In January 2005, Cartoon Network introduced a new logo along with a new visual branding known as the "CN City", with a new slogan We know what you really like (Spanish: Sabemos lo que realmente te gusta; Portuguese: Nós sabemos do que você realmente gosta). This change of image had already been applied first to the American feed in June 2004, and with this change of image, Cartoon Network introduced new programming confirmed by new original series such as Foster's Home for Imaginary Friends, besides new acquisitions and thematic blocks. In October of the same year, the Adult Swim block was released in Latin America after 4 years of being released in the United States, focused on the adult audience of the channel with adult animations for over 18 years. The block debuted due to the popularity of the program ''Space Ghost Coast to Coast'', one of the first programs of the channel aimed exclusively at this audience.

In March 2008, Cartoon Network presented its new locally produced content, a new campaign with a new image and a complete redesign of its websites.[1] After these changes, the Adult Swim block was removed from the channel supposedly because of Consumer Protection Committee, considering that this segment with adult content should not be broadcast on a children's channel. However, the block continued to be broadcast by I.Sat until December 2010; years later, the block returned to the same channel in April 2015 until April 2020, when this block was moved to Warner Channel.

In June and July 2010, the channel began to use small idents with the logo in white, in which Toonix (similar to the Noods of the United States) appeared, originally promoting the 2010 Soccer World Cup. In August 2010, the Toonix era became official, using small ads and promotional campaigns similar to those used by the Noods era of Cartoon Network, from July 2008 to May 2010.[2] On 6 July 2011, the Toonix era began transmissions in the 16:9 aspect ratio (panoramic) with the series Total Drama although it was only experimental.[3]

On January 1, 2012, the channel launched a new logo and visual identity. In March 2012, its high-definition simulcast was launched.[4][5] However, the launch of the new feed could not take place, as its distribution was still under negotiation with other cable operators in the region.

The network incorporated new age rating system notices, identifying the type of content and what type of viewers could watch. In April 2013, the channel began its 20th-anniversary celebrations. Several Turner channels joined in the celebration, including Warner, TruTv, I-Sat, Boomerang, TNT, TCM and Tooncast. With this, the classic daytime programs were broadcast for that month. The celebration took place again in September, celebrating the 21st anniversary of the American signal, this time with the inclusion and the premiere of '"Teen Titans Go!.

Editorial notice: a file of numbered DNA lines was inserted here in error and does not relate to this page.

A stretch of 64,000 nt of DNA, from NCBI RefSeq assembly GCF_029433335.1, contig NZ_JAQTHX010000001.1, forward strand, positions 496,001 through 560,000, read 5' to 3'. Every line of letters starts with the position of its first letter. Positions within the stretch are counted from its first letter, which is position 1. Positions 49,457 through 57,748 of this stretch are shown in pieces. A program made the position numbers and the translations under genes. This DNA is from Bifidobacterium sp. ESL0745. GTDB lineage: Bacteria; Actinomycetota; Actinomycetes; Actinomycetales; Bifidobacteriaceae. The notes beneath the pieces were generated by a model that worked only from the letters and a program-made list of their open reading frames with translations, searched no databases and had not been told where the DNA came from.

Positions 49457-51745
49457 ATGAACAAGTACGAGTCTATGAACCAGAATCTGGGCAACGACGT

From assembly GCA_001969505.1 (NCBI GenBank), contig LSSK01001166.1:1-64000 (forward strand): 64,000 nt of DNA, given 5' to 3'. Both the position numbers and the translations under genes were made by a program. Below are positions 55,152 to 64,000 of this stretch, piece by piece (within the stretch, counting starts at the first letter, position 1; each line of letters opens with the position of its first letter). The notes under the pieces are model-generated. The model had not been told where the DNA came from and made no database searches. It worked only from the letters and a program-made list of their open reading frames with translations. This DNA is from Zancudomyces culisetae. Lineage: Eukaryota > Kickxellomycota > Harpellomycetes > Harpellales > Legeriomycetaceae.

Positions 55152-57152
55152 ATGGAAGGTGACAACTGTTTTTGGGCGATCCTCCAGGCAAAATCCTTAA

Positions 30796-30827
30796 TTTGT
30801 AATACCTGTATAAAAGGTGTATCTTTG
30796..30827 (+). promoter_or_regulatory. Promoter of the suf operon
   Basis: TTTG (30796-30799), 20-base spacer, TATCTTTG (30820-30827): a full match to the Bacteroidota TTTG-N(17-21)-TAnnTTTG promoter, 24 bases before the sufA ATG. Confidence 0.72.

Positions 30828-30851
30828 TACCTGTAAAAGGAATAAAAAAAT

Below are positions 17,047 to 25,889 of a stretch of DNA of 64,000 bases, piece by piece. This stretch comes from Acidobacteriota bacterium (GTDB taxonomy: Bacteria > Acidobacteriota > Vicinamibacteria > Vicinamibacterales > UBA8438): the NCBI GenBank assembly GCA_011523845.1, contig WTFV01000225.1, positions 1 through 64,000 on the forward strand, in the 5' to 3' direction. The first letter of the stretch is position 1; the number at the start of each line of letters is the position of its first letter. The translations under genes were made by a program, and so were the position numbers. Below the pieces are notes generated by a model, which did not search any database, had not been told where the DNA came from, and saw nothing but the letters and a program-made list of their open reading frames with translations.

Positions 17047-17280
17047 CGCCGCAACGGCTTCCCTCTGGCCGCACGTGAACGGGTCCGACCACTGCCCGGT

On January 16, 2014, the Panregional and South Atlantic feeds merged, causing the establishment of the Argentine schedule in the same feed being one of the two official times of the feed, along with the Colombian.

On August 4, 2014, the channel began the "Check It 3.0" era branding (known in Latin America as "Cartoon Network Renewed") and, also, it changed its aspect ratio from 4:3 to 16:9 in all its feeds. Cartoon Network's HD feed was launched in Mexico on November 21, 2014, being Axtel the first cable operator to acquire the signal. It was an HD simulcast of the channel's Mexico feed.

On June 1, 2015, the South Atlantic feed was separated from the Panregional feed, the latter being divided in two, leading to the creation of new independent feeds for the general public. These were the North Atlantic feed (available for Colombia, Venezuela, Central America and the Caribbean) and the Pacific feed (available for Chile, Peru, Ecuador and Bolivia); this was done for the purpose of launching new individual high-definition feeds throughout the region. On 3 August, new bumpers were shown depicting children imitating their favourite characters; this event was named a sub-rebrand of the Check it 3.0 era listed as 3.5. For this purpose, the application CN blah! was launched.